The safety message on Boehringer Ingelheim's key product, Pradaxa, has been mixed. But the German drugmaker, which is going through a tough financial period, has rolled out some new studies at the American Heart Association's Scientific Sessions that show its effectiveness, as well as some promising data about the antidote being developed to treat serious bleeding in Pradaxa patients.
"New data on the investigational antidote idarucizumab show that it can reverse the effect of the oral anticoagulant Pradaxa (dabigatran etexilate) on both blood coagulation and the blood clotting mechanism," the drugmaker reported of results from a Phase I study on 35 healthy volunteers. "This is the first time that an antidote to a novel oral anticoagulant (NOAC) has demonstrated such an effect."
The new anticoagulants, like Pradaxa, Xarelto from Bayer and Johnson & Johnson ($JNJ), and Pfizer ($PFE) and Bristol-Myers Squibb's ($BMY) Eliquis, have become popular because they are much easier to administer than warfarin, the drug they replace. But the risk of serious, sometimes fatal, bleeding is boosted by their blood-thinning effects. Warfarin has an antidote that can stanch the bleeding, but the new meds do not, and so the companies are all supporting work to develop one. Last month, a Phase III study showed that Portola Pharma's ($PTLA) FDA-designated breakthrough candidate met both its primary and secondary endpoints with high statistical significance, immediately reversing Eliquis' effects.
The other studies Boehringer announced today showed a reduced risk of major bleeding and reduced incidence of major stroke compared to warfarin. A study by Brigham and Women's Hospital using U.S. health insurance data reported a 25% reduction in bleeding and a numerical 23% reduction in stroke, the company said. The second study from Walter Reed National Military Medical Center using data from the U.S. military health system demonstrated a 13% reduction in bleeding and 27% fewer strokes. Results also showed 35% fewer myocardial infarctions and a 36% improvement in survival compared to warfarin. The risk for gastrointestinal bleeding, on the other hand, was 30% higher, a finding that was consistent with some other studies.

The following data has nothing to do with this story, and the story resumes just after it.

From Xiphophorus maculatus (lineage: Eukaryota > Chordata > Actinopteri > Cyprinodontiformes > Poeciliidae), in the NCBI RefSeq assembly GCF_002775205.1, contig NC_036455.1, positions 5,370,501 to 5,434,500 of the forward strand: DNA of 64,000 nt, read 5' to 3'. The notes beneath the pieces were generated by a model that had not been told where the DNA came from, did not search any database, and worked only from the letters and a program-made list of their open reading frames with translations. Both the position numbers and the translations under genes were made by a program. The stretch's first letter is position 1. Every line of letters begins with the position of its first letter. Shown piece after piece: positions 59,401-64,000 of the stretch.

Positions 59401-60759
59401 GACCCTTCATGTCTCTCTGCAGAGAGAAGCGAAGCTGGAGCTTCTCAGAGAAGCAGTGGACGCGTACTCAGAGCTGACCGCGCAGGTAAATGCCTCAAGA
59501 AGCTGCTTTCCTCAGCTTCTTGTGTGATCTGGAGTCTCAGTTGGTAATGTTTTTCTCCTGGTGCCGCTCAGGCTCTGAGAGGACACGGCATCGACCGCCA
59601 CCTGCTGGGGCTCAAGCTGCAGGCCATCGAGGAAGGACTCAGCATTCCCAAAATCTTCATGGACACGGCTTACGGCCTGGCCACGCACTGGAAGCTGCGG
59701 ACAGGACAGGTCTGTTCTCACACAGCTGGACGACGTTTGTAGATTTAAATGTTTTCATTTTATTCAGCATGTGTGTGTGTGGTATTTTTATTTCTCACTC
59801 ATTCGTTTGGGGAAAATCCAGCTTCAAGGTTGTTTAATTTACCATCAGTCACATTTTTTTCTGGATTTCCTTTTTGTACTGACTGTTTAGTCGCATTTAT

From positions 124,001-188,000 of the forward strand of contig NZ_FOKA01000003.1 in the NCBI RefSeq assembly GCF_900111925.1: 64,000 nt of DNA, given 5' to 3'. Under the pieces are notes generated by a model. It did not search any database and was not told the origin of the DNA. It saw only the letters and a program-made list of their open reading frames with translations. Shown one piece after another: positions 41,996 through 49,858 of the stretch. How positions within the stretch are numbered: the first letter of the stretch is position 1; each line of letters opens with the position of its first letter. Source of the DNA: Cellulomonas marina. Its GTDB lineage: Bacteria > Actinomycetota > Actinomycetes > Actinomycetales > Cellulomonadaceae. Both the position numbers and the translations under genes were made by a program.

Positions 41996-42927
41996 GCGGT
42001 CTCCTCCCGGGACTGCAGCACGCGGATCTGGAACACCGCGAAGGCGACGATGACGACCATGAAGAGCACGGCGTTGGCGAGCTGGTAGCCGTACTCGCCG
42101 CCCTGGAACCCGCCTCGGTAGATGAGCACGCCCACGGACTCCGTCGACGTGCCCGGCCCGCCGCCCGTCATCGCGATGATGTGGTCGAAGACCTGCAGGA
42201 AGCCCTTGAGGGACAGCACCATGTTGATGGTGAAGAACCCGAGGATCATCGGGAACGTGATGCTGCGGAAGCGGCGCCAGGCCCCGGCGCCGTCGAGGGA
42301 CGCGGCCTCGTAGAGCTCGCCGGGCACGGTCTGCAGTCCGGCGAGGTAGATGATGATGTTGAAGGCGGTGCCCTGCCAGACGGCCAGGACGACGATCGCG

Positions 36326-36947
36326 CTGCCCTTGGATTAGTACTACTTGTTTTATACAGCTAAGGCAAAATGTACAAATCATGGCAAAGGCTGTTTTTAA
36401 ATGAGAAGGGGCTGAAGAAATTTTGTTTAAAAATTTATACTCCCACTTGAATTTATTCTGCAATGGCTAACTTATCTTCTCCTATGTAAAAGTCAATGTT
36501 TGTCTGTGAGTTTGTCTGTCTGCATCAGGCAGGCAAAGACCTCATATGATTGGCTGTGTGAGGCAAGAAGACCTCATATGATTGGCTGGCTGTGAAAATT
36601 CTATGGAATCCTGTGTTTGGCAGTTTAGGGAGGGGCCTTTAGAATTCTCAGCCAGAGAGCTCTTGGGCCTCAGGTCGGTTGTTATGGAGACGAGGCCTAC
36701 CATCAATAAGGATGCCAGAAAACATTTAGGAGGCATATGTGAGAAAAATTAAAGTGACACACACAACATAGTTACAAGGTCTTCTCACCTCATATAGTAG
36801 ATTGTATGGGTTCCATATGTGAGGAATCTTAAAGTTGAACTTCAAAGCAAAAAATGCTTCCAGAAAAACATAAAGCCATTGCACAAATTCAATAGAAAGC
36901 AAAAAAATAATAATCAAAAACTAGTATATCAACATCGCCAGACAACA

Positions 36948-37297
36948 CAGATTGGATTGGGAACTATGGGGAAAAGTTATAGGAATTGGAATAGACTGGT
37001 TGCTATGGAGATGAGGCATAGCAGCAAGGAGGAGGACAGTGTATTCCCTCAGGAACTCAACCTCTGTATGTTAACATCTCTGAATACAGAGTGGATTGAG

The new results come on top of another study that Boehringer pointed to earlier this month. That study, overseen by the FDA and published in Circulation, showed no difference in bleeding risk between Pradaxa and warfarin. That study examined records on 134,000 Medicare patients with atrial fibrillation.
But on the same day, a study published in JAMA Internal Medicine reported very different conclusions from a study that was smaller but was said to better factor in differences between patients taking the two drugs than the FDA study. Its conclusion? Pradaxa patients had a 30% greater risk of any bleeding, 58% greater risk of major bleeding and 85% higher risk of gastrointestinal bleeding. It also found that the risk of bleeding in the brain was reduced in patients on Pradaxa compared to those on warfarin, a factor the authors concluded makes the drug useful.
The questions over Pradaxa's safety have led to thousands of lawsuits against Boehringer Ingelheim. Earlier this year it agreed to fork over $650 million to settle 4,000 lawsuits alleging that the blood thinner caused serious bleeding. It cited the settlement as one of the drags on its earnings when it reported that its revenues in the first half of the year were off 3%. Its drug sales were down 5.4% to €4.8 billion ($6.4 billion). Boehringer gets about a third of its drug sales from one drug, its COPD treatment Spiriva, but Pradaxa is also important. Last year saw sales of the anticoagulant grow 9% to €1.2 billion. The drugmaker has taken steps to counter its flagging revenues, cutting jobs to save money. In September, it said it would hack 650 jobs to achieve about $580 million in annual cost cuts.
- here's the announcement on safety and effectiveness
- read the release on the antidote candidate
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